How to improve your riding in one day | BikeSafe motorcycle training

Alex on the BikeSafe course in London

Have you completed any post-test motorcycle training? Led by Paul from the Met Police, Alex is off for a day with Bike Safe & Devitt Insurance.

You may have passed your test with flying colours, but it’s just as important to make sure you keep your skills in check - if not more important. Alex was off to a BikeSafe day in London, thanks to Devitt Insurance!

Whether you think you’re the next Rossi (or not), we all know that good riding skill is something built up over years, and certainly more than just twisting your wrist and hoping for the best. 

It’s an astonishing statistic, but 2% of road users in the UK are on two-wheels, yet 40% of road fatalities involve motorcyclists. Unfortunately, a number of these accidents happen when riding around like a knobber in the countryside when the sun comes out with nobody else involved, and motorcyclists are 62 times more likely to be involved in a serious & fatal accident.

So, taking a day to ensure your riding is up to scratch (whilst significantly improving your roadcraft skills in general) sounds like an extremely sensible thing to do. I’ve not personally completed any further training since passing my test, so it’s probably for the best I’m riding with the Police!

What is BikeSafe?

BikeSafe is the UK’s busiest dedicated advanced rider training service, with a whole force of expert police force riders whose day-to-day is teaching melts like me how to be a bit better on the road, and go on to consider further training (like the IAM and RoSPA courses). 

Priced at a very reasonable £65 for the day, and subsidised down from the £250+ it should cost, BikeSafe is a Police-led motorcycle training scheme with help from 36 Police force bikers around the UK. All aiming to deliver a day of advanced theory & riding, and led by a Police motorcyclist there to observe almost every move.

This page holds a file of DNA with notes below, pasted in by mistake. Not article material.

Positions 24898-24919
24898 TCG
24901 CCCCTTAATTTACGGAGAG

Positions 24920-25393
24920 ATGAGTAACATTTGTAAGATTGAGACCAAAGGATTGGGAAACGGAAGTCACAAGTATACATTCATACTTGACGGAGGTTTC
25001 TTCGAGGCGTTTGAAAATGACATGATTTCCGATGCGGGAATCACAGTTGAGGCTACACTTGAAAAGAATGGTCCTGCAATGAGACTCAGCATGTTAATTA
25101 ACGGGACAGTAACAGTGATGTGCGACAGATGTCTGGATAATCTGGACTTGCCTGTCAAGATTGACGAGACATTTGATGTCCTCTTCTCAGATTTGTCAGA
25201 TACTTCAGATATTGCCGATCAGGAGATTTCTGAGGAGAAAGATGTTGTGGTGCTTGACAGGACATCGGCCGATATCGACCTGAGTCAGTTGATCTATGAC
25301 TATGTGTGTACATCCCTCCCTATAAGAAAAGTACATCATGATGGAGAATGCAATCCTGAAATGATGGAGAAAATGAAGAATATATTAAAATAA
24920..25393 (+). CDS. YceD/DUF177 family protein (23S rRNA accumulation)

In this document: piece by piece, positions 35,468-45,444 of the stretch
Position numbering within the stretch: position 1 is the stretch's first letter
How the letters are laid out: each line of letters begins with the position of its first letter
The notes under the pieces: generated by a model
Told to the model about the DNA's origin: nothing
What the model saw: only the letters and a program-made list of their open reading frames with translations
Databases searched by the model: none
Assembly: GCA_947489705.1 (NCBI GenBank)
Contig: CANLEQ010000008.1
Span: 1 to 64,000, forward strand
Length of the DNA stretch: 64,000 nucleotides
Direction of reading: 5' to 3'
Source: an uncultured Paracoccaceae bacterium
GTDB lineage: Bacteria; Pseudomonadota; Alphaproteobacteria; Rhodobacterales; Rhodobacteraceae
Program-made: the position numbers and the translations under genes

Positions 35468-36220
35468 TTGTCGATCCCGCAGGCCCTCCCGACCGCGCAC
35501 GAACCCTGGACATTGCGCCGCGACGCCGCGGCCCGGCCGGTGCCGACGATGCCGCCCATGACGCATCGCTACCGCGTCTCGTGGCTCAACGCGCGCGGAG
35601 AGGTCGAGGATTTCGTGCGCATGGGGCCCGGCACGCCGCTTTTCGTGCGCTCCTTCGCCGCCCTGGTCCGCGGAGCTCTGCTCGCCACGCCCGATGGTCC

Post-ride you’ll get a written review on the 9 categories covered, complete with personalised recommendations for you to go away and work on, and an overall rating scale ranging from A through to D. 

This written post-ride review is perfect to refer back to if you’ve picked up any bad habits since first getting your licence, but crucially being able to raise any questions about your riding during the day to be safer on the road is invaluable. 

What do I need?

You’ll need to turn up on your own bike, and will need to have your own insurance, riding gear and licence with you on the day - plus making sure your bike is full of fuel and roadworthy.

Other than that, just turn up!

Speaking of your own bike, you should also get some money off a Devitt Insurance policy with the certificate that comes through by email a few days afterwards, always a welcome bonus!

It was another day out with Verity, she was washed and clean, full of juice, and ready for a day in the sun. Now if you’re wondering what I’m on about, ‘Verity’ is my current long-termer - the Kawasaki Versys 1000 SE Grand Tourer - and you can read the first review here. I’m falling a bit in love. 

Anyway, moving on.

Ahead of me was a day of riding with a police officer watching my every move, and to begin with that’s just as nerve-wracking as you’d think, but you soon get used to it… sort of. Best behaviour, Alex!

Early start, back to school

After an early start, I was at the Bike Shed in London for 8:30 am. First up (after a coffee) were some theory modules for about an hour with a presentation, videos & light module work - though you have a few to watch online at home before you turn up. 

These modules (covering topics like cornering, overtaking, group riding etc) are to get everyone on the same page, and somewhat reframe your approach to riding properly (ie safely).